The Grabber brought the light steel structures to a safe position on the platform afterwards.
Decommissioning tubulars using the Vertical Wire Diamond Cutter
The first part of the campaign was to cut tubulars on the spider decks. In this connection, we developed the Wire Diamond Cutter applications.
82 complicated vertical cuts in the splash zone:
- 17 vertical cuts on Tyra East South
- 17 vertical cuts on Tyra East North
- 12 vertical cuts on Tyra West C
- 12 vertical cuts on Tyra West B
- 12 vertical cuts on Tyra East C
- 12 vertical cuts on Tyra East B
The Robotic Crawler handled the tubulars after cutting and brought them to a safe position on the platform.
Decommissioning of surplus steel structures using the Circumferential Wire Diamond Cutter
This part of the campaign involved our special developed Circumferential Wire Diamond Cutter for decommissioning of surplus steel structures from the main tubulars of the jacket constructions. The decommissioning was done safely and controlled; one section at a time.
28 complicated circumferential cuts in the splash zone:
- 14 circumferential cuts on Tyra East C
- 14 circumferential cuts on Tyra East B
The special Grabber was used for bringing the structures to a safe position on the topside of the platform.
Increased offshore safety
Before the Robotic Crawler, work in the splash zone was done using divers or rope access technicians. Work in this zone was full of inherent risk and could only be carried out when waves were no higher than half a meter, which is a rarity in the North Sea. Divers compare it to working in a washing machine where they need to remain in place while also avoiding becoming trapped under the structure.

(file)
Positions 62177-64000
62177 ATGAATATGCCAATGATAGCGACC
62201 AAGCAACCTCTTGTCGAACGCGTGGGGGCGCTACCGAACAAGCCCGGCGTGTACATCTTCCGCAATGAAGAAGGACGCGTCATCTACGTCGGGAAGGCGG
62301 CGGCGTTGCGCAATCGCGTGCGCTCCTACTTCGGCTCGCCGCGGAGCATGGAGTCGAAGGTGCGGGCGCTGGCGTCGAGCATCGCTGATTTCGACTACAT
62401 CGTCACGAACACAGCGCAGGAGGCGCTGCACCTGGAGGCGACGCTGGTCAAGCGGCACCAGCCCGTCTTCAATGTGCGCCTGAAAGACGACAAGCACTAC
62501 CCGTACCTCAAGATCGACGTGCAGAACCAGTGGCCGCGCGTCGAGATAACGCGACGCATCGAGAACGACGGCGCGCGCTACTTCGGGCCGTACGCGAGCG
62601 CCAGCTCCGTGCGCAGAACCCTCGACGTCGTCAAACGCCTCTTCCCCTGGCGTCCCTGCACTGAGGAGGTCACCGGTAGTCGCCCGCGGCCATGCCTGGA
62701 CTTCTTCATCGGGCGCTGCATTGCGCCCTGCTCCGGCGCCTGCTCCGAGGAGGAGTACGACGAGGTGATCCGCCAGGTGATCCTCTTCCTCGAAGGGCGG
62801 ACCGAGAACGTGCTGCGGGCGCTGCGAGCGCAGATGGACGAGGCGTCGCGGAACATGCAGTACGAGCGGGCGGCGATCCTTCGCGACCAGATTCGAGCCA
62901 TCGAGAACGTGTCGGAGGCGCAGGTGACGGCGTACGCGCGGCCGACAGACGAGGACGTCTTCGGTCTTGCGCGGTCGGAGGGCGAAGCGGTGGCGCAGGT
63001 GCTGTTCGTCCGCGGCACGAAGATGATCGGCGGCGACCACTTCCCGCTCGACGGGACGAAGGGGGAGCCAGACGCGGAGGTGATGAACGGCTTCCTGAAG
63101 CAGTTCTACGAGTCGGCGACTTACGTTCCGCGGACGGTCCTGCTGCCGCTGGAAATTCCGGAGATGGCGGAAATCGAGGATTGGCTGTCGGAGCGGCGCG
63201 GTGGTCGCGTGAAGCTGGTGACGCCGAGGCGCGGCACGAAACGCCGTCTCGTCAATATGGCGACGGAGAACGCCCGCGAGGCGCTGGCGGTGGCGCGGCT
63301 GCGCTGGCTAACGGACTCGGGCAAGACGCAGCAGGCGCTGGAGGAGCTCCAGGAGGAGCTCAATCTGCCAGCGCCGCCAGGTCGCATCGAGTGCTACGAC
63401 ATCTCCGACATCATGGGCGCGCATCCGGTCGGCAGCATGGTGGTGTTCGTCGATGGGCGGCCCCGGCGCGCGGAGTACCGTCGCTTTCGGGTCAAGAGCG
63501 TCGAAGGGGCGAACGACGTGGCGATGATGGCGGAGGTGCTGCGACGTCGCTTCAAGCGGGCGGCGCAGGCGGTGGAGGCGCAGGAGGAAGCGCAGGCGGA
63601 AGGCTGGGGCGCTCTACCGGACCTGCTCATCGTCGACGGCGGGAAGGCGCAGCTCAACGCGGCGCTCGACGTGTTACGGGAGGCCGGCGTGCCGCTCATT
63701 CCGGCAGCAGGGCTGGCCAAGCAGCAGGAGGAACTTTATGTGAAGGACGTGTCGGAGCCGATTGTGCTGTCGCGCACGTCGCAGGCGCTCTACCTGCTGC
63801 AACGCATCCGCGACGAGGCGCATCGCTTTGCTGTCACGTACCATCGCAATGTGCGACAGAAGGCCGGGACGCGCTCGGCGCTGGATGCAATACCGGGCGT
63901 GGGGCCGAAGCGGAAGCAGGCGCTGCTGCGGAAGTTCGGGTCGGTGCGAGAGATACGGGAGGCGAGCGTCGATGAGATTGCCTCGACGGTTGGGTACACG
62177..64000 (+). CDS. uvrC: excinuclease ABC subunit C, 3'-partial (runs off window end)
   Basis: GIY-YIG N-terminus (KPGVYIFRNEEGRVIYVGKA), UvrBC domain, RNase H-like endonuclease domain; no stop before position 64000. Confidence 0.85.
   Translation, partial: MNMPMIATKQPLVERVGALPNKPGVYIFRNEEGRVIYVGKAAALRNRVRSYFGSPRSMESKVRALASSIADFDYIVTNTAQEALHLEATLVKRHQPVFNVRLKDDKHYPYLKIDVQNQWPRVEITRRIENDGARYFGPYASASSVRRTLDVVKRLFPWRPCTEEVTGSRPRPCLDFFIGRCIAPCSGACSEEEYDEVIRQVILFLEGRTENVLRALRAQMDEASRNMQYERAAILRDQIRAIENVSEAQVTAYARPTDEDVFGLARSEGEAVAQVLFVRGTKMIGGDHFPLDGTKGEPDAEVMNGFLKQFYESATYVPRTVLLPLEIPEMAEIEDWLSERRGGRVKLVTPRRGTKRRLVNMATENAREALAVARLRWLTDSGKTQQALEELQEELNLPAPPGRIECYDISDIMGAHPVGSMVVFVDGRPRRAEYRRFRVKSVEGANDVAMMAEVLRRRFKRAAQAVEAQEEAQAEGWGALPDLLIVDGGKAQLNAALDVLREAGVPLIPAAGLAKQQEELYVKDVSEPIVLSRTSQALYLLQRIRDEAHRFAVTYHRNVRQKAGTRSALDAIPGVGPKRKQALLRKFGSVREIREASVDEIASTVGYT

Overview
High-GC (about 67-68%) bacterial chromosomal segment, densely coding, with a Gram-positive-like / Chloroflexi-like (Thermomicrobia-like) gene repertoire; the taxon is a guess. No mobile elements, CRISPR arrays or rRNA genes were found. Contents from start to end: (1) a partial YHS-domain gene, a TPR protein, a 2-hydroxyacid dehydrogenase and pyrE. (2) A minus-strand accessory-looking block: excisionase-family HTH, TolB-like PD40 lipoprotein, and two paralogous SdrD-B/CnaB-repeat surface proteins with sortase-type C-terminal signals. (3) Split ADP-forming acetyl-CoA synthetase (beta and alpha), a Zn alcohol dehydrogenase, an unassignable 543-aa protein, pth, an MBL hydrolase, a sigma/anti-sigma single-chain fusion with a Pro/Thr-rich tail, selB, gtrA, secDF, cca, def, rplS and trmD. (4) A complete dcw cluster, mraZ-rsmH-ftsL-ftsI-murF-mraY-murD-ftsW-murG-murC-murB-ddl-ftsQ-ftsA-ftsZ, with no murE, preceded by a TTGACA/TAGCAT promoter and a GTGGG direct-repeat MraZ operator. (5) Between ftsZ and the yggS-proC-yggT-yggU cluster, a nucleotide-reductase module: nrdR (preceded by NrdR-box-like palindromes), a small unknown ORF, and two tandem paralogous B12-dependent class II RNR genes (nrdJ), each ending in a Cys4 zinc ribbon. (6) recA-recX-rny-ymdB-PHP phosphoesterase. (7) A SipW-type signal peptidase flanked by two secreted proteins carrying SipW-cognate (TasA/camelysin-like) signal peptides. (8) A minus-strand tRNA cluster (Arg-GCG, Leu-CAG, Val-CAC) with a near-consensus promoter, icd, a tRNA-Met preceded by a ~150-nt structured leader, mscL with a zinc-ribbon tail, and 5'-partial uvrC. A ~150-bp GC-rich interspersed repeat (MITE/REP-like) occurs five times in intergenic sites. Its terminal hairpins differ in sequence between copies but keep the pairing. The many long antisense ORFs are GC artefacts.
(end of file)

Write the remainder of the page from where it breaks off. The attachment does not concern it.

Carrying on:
From the beginning, Tonny Klein, CEO at SubC, knew that neither divers nor rope access technicians could resolve this task.
The Robotic Crawler worked in 2,5 metres high waves and what is more, it can operate night and day - all time of the year. Thereby the Robotic Crawler system improves HSE and no incidents occurred throughout the campaign.
Saved Total a very large sum of money
Although it is a complicated set-up, the crawler requires only a few specialists to operate. Before the Robotic Crawler, Total depended on a large set-up that costed a great deal of money in gear, manpower and support vessels. As mentioned above, they also dependent on good weather and calm seas, which required a great deal of preparation involving a lot of resources. The crawler solves all these challenges at once.
April 2019: Won Total’s Best Innovators Award in the category of Technical Innovation Solutions for the North Sea and Russia.
July 2019: The Robotic Crawler was among the Global top 10 at the Total E&P Best Innovators Award in Paris.
Applications for the Robotic Crawler
Beside decommissioning of tubulars, the Robotic Crawler is also used for the following operations for Total:
- UT Thickness Measurement of tubulars
- Removal of Marine Growth
- Inspection of Flooded Members
- Close Visual Inspection of Welded Connections